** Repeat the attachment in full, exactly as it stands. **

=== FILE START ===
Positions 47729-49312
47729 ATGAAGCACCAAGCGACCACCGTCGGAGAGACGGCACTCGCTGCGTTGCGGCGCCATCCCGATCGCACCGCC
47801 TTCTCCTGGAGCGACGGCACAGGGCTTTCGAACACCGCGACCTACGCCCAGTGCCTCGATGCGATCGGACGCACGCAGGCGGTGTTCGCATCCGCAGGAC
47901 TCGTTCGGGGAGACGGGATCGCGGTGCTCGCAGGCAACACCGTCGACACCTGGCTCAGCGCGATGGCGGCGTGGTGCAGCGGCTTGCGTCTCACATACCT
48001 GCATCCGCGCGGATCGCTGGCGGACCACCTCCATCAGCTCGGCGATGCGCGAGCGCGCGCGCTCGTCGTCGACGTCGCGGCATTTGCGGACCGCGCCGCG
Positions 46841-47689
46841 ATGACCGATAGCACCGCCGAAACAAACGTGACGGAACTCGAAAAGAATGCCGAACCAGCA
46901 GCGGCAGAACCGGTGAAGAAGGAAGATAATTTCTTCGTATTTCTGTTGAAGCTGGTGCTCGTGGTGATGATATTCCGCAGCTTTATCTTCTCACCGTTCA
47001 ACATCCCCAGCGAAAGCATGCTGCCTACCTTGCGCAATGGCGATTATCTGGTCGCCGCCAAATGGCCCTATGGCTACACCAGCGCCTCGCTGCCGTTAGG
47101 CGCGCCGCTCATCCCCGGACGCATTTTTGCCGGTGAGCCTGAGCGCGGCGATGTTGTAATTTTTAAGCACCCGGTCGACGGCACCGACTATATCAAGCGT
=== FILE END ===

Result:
Positions 47729-49312
47729 ATGAAGCACCAAGCGACCACCGTCGGAGAGACGGCACTCGCTGCGTTGCGGCGCCATCCCGATCGCACCGCC
47801 TTCTCCTGGAGCGACGGCACAGGGCTTTCGAACACCGCGACCTACGCCCAGTGCCTCGATGCGATCGGACGCACGCAGGCGGTGTTCGCATCCGCAGGAC
47901 TCGTTCGGGGAGACGGGATCGCGGTGCTCGCAGGCAACACCGTCGACACCTGGCTCAGCGCGATGGCGGCGTGGTGCAGCGGCTTGCGTCTCACATACCT
48001 GCATCCGCGCGGATCGCTGGCGGACCACCTCCATCAGCTCGGCGATGCGCGAGCGCGCGCGCTCGTCGTCGACGTCGCGGCATTTGCGGACCGCGCCGCG
Positions 46841-47689
46841 ATGACCGATAGCACCGCCGAAACAAACGTGACGGAACTCGAAAAGAATGCCGAACCAGCA
46901 GCGGCAGAACCGGTGAAGAAGGAAGATAATTTCTTCGTATTTCTGTTGAAGCTGGTGCTCGTGGTGATGATATTCCGCAGCTTTATCTTCTCACCGTTCA
47001 ACATCCCCAGCGAAAGCATGCTGCCTACCTTGCGCAATGGCGATTATCTGGTCGCCGCCAAATGGCCCTATGGCTACACCAGCGCCTCGCTGCCGTTAGG
47101 CGCGCCGCTCATCCCCGGACGCATTTTTGCCGGTGAGCCTGAGCGCGGCGATGTTGTAATTTTTAAGCACCCGGTCGACGGCACCGACTATATCAAGCGT